Many people would say that the word ‘disabled’ immediately suggests that that person is limited, even though this is often not the case at all, yet it is still an accepted term. 

To help with correct terminology, The Book Trust has printed a list of terms that are preferable. People need to feel included - language is always evolving and it is necessary to keep up with the appropriate terms so as not to alienate those who are different.
 It is very easy to try and rectify your character’s disability by giving them special powers, or making them unrealistically good or bad. In general, this does nothing to help the reader understand disability and can even be detrimental to it. Children are children, disability or not they can be just as naughty or nice!

Billy D in Dead Ends is a perfect example of how to include a character with disabilities without falling into this trap. Billy has Down syndrome, but he is by no means a victim. He is manipulative, irritating and at times, unlikeable, as well as being funny, kind and loveable. Children should be able to see such characters reflecting themselves and the normal ups and downs in their lives.

As an author do not make assumptions about your character. Research is the basis for writing confidently and for ensuring that you are not misrepresenting your character and their disabilities. Research, research, research, even if like me, you have first -hand experience of the disability you are writing about. Mark Haddon famously said that he didn't research at all, but I would strongly advise you not to do that. If you have a grasp of the problems you will free yourself to write with authenticity without your characters becoming typecast, or restricting them in what they can achieve.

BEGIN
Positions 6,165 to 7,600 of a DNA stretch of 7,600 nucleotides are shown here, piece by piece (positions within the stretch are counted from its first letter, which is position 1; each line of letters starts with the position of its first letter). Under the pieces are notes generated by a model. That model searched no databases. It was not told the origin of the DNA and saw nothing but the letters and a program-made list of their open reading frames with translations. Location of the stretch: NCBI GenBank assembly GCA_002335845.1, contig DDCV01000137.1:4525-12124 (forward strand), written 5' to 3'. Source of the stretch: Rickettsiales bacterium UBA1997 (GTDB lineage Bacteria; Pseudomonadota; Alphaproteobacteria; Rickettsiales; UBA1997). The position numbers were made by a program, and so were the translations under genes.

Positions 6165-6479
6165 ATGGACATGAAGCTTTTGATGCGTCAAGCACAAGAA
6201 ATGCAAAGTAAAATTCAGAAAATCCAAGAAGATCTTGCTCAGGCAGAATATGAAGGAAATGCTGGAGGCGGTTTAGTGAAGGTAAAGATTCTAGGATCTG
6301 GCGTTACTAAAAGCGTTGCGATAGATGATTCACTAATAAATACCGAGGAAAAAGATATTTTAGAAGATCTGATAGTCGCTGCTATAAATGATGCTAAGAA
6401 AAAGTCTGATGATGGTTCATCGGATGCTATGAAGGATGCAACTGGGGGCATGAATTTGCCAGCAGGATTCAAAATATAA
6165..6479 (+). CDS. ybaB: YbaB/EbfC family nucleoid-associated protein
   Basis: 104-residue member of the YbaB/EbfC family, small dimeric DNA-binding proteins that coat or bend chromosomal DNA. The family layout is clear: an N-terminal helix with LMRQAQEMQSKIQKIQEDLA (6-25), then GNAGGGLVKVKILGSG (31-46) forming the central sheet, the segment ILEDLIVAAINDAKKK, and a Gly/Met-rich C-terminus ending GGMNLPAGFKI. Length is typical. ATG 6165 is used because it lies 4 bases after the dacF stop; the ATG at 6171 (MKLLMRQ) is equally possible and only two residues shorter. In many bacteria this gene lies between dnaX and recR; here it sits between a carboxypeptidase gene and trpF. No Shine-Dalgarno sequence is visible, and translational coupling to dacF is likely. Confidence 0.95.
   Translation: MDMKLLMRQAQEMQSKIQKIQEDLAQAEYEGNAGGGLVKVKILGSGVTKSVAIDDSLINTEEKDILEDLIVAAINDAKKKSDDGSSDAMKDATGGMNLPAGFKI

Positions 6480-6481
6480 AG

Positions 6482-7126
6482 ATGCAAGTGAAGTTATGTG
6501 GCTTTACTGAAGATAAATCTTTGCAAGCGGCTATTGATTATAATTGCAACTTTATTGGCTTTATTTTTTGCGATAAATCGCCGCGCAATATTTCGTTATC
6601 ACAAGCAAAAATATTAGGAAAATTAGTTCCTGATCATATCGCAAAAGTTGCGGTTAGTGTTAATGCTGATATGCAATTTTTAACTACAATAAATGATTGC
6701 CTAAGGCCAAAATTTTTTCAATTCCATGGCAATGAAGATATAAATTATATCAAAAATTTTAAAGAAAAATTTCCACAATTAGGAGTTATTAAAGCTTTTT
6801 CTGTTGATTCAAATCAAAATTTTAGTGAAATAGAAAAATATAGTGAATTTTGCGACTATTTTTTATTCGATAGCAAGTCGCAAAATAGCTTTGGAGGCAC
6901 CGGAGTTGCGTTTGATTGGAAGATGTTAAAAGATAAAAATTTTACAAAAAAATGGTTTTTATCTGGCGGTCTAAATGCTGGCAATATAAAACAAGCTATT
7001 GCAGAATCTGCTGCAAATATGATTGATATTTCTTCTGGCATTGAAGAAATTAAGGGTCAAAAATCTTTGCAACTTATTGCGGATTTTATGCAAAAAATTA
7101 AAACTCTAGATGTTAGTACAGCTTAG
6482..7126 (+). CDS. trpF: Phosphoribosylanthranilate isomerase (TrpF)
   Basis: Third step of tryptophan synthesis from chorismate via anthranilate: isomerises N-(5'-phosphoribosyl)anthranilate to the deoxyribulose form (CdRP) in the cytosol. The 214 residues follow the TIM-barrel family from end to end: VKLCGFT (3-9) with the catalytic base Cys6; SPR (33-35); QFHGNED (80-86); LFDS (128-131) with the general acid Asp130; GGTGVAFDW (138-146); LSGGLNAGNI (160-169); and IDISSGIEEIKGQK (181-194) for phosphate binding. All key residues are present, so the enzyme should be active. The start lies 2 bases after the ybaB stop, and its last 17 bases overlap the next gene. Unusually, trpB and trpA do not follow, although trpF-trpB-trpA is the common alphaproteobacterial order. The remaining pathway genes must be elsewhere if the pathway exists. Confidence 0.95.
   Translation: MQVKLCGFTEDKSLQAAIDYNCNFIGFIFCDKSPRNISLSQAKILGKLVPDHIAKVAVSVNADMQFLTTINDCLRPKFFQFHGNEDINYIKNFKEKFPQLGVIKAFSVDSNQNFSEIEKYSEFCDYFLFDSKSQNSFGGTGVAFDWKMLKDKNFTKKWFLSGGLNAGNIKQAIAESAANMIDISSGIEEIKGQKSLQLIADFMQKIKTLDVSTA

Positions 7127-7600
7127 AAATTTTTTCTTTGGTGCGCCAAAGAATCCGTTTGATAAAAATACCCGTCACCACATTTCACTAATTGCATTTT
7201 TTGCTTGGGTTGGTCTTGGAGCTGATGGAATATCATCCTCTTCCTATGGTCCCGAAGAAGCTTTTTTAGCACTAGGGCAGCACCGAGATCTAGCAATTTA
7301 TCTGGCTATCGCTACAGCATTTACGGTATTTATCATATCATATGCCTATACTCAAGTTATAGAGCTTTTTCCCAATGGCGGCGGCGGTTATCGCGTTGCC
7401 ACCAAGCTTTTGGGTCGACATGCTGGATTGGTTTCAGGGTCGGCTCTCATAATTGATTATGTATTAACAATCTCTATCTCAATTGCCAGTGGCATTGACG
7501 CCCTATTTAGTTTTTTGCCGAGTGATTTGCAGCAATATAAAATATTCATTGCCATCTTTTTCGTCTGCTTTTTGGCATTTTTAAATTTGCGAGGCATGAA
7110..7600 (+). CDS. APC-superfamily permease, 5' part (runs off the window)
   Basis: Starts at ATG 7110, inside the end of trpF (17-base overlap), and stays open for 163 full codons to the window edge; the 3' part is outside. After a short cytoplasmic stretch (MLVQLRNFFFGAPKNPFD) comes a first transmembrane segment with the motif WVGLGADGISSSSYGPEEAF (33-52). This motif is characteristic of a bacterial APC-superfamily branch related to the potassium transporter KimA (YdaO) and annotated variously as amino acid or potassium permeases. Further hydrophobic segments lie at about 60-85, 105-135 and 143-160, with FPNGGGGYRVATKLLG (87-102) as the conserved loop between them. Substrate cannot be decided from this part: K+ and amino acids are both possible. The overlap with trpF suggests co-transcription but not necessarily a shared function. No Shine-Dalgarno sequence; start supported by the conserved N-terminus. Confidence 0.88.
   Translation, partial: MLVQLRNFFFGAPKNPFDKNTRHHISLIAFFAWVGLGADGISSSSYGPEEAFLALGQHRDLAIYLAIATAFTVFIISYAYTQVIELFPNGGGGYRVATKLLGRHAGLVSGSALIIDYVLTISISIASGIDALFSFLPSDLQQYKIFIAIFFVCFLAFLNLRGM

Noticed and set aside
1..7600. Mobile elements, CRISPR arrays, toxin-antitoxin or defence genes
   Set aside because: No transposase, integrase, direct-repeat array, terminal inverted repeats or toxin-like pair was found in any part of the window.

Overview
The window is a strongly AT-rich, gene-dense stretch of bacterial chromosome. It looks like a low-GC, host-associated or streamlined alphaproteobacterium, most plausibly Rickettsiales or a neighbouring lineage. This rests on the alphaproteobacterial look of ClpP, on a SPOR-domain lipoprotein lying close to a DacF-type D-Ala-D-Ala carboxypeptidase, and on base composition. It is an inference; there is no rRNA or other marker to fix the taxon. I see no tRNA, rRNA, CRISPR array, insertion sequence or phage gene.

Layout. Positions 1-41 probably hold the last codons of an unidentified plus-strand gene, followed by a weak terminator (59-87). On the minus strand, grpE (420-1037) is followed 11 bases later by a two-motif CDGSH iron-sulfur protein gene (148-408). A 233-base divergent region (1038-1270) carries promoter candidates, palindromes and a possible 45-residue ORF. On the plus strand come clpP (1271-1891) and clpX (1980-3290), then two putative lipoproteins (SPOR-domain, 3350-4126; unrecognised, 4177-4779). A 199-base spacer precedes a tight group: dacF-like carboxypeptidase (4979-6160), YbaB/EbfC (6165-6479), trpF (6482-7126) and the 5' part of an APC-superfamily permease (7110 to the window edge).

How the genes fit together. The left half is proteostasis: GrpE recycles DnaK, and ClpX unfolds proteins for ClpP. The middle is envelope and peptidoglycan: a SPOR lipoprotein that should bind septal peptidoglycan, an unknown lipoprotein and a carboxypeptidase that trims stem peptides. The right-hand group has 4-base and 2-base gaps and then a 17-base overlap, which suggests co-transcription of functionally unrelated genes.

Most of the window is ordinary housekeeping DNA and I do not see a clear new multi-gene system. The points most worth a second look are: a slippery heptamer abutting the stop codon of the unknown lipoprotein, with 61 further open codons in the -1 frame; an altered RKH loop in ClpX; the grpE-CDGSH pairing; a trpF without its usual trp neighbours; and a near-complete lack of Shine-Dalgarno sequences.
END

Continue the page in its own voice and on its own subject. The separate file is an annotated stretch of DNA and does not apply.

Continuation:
These are just some of the stumbling blocks to to be aware of when writing about disability in children’s books. We have come a long way in the past few years with many new children’s books featuring children with a variety of disabilities, who are simply a part of the story. We still have a long way to go. Hopefully this small guide will give confidence to those who hesitate.  I couldn't put it better than C.S. Lewis to emphasise the importance of why writers need to give a voice to those who cannot speak for themselves because,  'We read to know we are not alone.' 
Mel Darbon


Julie Day said...

Thank you for this post. I am an indie author with Asperger's (autism) and I write children's books about children with Asperger's based on memories of what I was like at school. I make them have interests that they can focus on to help them get on with life and have hope for the future. I also write for adults and my current wip has a female lead with Asperger's.

Unknown said...

It's fantastic that you are doing this. We need more books like this where children can see themselves in the pages of a book. Inclusion will engender compassion, understanding, kindness - and most of all acceptance. Thank you for posting this.

Unknown said...

I think this is really good, and I want to read your book and the other you mention. Thank you for the pointer to Book Trust's list too.

Mel Darbon said...

Thank you so much. That’s really good to hear. I hope you enjoy the book - it’s all through the voice of a teenage girl with Down’s syndrome.